- Next, turn on smart card authentication from the Guardium CLI. To turn smart card authentication on or off, use the following CLI command,
store system websmartcard [on | off]Note: Whenever you run this CLI command, the GUI automatically restarts. When you disable smart card authentication, the GUI restarts with the system that uses local authentication.
To check the status of smart card authentication, use the following CLI command,
show system websmartcard
What to do next
After smart card authentication is enabled, you can access the site with a valid smart card (such as PIV or CAC). Enter the card into the card reader. Depending on how your smart card is configured, you might be asked to enter the PIN associated with the smart card.
- A list of certificates displays. Select a certificate from the list.
- If requested, enter your PIN.
- If Guardium recognizes the smart card certificate, the Guardium dashboard opens. If the certificate is invalid (or revoked), the user receives an authentication error.
- After you enable smart card authentication, you get an error from the Guardium URL.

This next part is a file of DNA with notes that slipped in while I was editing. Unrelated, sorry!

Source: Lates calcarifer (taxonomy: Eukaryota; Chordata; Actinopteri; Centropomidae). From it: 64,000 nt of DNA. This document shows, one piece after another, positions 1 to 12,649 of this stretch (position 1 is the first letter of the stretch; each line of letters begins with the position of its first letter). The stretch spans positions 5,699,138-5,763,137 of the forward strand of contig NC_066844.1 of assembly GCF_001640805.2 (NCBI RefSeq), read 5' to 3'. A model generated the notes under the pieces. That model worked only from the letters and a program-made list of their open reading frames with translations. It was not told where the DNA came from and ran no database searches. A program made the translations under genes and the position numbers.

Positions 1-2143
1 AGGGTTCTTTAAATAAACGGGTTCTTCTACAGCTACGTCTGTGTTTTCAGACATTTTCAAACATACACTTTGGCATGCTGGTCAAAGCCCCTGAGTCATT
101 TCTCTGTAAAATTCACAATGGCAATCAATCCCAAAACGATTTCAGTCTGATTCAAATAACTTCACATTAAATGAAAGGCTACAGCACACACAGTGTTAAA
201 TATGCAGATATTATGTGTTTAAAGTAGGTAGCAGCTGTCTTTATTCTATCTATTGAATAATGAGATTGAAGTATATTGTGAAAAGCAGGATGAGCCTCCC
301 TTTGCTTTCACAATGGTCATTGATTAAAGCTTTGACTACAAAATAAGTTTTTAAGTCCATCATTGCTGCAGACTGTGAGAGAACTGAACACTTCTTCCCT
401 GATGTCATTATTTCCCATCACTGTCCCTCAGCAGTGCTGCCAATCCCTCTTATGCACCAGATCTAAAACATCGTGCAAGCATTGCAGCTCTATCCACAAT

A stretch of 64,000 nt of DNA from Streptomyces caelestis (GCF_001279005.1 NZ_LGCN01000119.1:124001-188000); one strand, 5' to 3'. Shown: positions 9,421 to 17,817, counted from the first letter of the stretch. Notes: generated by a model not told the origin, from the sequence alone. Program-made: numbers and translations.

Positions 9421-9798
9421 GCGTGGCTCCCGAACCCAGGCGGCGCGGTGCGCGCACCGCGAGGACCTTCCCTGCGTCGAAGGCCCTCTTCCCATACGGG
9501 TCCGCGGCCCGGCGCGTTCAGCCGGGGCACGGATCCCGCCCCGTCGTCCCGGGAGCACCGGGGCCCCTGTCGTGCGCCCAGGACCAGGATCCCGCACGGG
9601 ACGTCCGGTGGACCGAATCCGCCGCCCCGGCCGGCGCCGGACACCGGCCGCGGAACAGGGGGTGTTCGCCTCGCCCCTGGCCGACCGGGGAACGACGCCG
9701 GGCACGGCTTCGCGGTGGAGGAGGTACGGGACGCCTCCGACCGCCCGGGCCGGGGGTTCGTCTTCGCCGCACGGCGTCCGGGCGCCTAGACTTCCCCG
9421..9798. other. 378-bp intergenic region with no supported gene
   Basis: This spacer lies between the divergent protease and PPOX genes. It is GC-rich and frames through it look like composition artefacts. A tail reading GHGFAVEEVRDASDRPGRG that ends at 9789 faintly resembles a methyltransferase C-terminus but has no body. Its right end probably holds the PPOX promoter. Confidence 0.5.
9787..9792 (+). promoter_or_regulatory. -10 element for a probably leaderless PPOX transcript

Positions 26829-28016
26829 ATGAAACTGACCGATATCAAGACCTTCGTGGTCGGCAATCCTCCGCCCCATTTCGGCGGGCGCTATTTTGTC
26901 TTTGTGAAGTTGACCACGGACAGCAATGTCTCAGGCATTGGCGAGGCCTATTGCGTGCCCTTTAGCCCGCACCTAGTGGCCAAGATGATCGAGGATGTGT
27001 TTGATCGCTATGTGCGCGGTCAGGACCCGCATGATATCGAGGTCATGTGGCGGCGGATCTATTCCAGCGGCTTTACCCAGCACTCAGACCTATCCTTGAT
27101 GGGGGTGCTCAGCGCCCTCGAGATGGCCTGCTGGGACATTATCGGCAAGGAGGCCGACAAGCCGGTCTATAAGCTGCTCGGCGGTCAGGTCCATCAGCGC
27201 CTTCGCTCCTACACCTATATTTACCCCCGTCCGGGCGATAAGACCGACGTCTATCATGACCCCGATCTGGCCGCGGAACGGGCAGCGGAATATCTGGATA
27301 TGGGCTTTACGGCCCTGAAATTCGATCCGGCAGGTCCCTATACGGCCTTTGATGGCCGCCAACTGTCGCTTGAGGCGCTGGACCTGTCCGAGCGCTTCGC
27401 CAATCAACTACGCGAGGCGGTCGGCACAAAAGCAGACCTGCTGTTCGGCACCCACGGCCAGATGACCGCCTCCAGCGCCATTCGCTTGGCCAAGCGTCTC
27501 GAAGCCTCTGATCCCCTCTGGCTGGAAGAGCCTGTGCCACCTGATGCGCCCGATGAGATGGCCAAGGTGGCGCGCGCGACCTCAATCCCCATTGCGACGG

Diagnosis: Most likely, your configuration of the matching regular expression is incorrect or you don’t have a valid certificate on the card.
- You created a matching regex and it does not seem to be working. You know that Guardium has a
regex validation tool and use it, thinking that if it works in the tool, it's a good regex pattern.
Unfortunately, while the test is successful in the tool, the regex pattern doesn't work for smart
Diagnosis: The regex tool determines if regex can find an expression inside a text paragraph. When configuring a smart card, regex extracts a piece of text from the certificate (displayed in the subject as shown in certificate details), and therefore does not work in this situation.
- You didn’t get prompt from the browser to select a certificate.
Diagnosis: Your computer is able to install the card reader and the smart card. A copy of the certificate in the smart card is copied to the certmgr in Windows OS. However, the browser (such as Firefox or Chrome) cannot read the certificate. In other words, browsers on Windows are unable to read the certificate and there is no prompt to choose the certificate.
This is a rare, but known, situation on all browsers on some laptops that were tested. In this case, the issue is with your smart card configuration and not Guardium.
Solution: Contact your smart card administrator.